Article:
Philip Emeagwali, biography, A Father of the Internet, supercomputer pioneer, Nigerian scientist, inventor

You Aint' Seen Nothin' Yet

The Ottawa Citizen newspaper (March 8, 2005, page F1) reviews Emeagwali's speech on
"The Future of the Internet" which was delivered to Canadian information technologists.

Book Emeagwali



When most people talk about the future of the Internet, they think 10, maybe 20 years down the road. Philip Emeagwali thinks in millennia.

Having visions of consumer electronics networked to create a "smart home" that can respond to it's owner's commands? Sorry, heard that one. How about a world in which humans with chips in their brains communicate through telepathic email? Forget e-mail, "t-mail" is the future.

It's one of the provocative, some would say outlandish, ideas to flow from the formidable mind of Philip Emeagwali, supercomputer virtuoso, Internet prophet, civil-war survivor and African hero.

Mr. Emeagwali was in town yesterday to share his vision with about 100 government staff on the first day of the Managing Government Information Forum. The forum runs through Thursday at the Congress Centre.

Philip Emeagwali A Father of the Internet

Philip Emeagwali believes vastly more powerful hardware will drive development of the Internet, not software applications.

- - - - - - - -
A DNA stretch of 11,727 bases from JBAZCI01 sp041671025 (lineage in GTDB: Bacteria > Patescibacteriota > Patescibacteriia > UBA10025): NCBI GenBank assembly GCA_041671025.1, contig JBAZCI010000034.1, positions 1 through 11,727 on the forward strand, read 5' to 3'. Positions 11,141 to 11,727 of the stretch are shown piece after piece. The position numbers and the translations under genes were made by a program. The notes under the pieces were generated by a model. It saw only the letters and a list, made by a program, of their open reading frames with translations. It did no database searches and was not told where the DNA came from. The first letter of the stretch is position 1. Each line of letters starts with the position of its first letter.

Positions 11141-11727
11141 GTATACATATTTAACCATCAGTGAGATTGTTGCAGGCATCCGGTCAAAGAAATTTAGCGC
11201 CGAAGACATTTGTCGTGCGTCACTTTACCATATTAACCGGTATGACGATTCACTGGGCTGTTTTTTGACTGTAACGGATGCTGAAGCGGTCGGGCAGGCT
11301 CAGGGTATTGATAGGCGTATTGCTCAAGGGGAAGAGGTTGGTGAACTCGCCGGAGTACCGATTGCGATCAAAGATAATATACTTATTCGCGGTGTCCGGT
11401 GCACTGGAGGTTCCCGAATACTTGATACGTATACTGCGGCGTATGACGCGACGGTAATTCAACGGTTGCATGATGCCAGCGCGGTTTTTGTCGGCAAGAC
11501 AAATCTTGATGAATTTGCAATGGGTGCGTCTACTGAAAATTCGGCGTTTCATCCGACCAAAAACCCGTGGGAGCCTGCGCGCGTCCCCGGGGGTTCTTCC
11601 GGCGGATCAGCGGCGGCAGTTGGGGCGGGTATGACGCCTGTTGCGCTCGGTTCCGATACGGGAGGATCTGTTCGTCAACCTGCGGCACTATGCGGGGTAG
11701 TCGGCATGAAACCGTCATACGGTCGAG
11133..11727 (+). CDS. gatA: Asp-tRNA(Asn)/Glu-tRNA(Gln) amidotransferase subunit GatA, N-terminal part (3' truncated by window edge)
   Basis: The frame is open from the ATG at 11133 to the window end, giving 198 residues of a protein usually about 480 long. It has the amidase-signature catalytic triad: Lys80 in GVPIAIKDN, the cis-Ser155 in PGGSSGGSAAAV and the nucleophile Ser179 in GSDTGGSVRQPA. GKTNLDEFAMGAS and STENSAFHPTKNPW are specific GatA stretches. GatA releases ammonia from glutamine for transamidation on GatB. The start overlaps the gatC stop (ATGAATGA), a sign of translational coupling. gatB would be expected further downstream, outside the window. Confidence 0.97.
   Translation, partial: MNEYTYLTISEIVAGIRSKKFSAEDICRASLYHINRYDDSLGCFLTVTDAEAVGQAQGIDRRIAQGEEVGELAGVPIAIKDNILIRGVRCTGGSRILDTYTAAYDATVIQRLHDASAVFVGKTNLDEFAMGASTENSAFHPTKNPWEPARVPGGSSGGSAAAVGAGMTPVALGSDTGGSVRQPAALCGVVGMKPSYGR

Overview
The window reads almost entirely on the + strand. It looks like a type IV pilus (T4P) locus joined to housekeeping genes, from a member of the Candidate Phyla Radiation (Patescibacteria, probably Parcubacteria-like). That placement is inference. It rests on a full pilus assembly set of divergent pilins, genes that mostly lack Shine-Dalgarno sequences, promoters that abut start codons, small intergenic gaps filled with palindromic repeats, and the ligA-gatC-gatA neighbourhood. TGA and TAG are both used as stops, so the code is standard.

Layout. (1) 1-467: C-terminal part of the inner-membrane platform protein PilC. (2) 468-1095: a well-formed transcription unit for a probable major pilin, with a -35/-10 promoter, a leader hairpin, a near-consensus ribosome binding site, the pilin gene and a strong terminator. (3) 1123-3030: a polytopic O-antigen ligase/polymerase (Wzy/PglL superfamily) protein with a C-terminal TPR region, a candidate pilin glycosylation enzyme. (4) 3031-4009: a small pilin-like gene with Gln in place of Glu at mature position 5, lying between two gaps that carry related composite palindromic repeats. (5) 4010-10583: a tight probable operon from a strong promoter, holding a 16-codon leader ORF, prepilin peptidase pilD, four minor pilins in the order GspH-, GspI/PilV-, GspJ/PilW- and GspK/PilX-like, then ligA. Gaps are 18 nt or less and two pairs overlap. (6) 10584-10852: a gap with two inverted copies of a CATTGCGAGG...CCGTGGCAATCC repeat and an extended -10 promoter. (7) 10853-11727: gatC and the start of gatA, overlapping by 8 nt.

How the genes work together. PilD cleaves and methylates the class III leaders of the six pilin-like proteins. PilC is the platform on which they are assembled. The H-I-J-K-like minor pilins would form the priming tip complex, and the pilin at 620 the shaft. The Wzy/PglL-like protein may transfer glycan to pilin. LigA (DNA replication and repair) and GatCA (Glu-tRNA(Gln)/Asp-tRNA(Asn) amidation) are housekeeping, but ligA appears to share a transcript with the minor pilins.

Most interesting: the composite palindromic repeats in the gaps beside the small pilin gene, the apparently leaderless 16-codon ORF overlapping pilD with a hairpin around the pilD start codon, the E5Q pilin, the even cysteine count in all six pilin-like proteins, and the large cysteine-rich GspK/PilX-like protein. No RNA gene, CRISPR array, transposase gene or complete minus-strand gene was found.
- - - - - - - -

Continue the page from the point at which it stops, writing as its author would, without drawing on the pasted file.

Superlatives, abound on Mr. Emeagwali's lengthy resume.

In 1989, he programmed more than 65,000 processors to perform the world's fastest computation: 3.1 billion calculations per second.

The feat smashed the previous record and proved that a network of small computers could outperform more powerful, expensive supercomputers.

(Today's fastest supercomputers can perform well over a trillion calculations per second.)

Supercomputers will drive Internet development

He has been called one of the "fathers of the Internet," alongside pioneers such as Tim Berners-Lee and Vint Cerf.

Last year, he placed 35th among 100 greatest Africans ever in a poll by New African magazine. The list is topped by Nelson Mandela and includes Martin Luther King, Kofi Annan and Bob Marley.

Born in Nigeria, young Philip was recognized early as a math prodigy. His father drilled him to solve 100 problems an hour to help pass school entrance exams. But at the age of 12, civil war forced him to drop out and he was conscripted into the Biafran army. He earned a high-school diploma through self-teaching and won a math scholarship to the United States.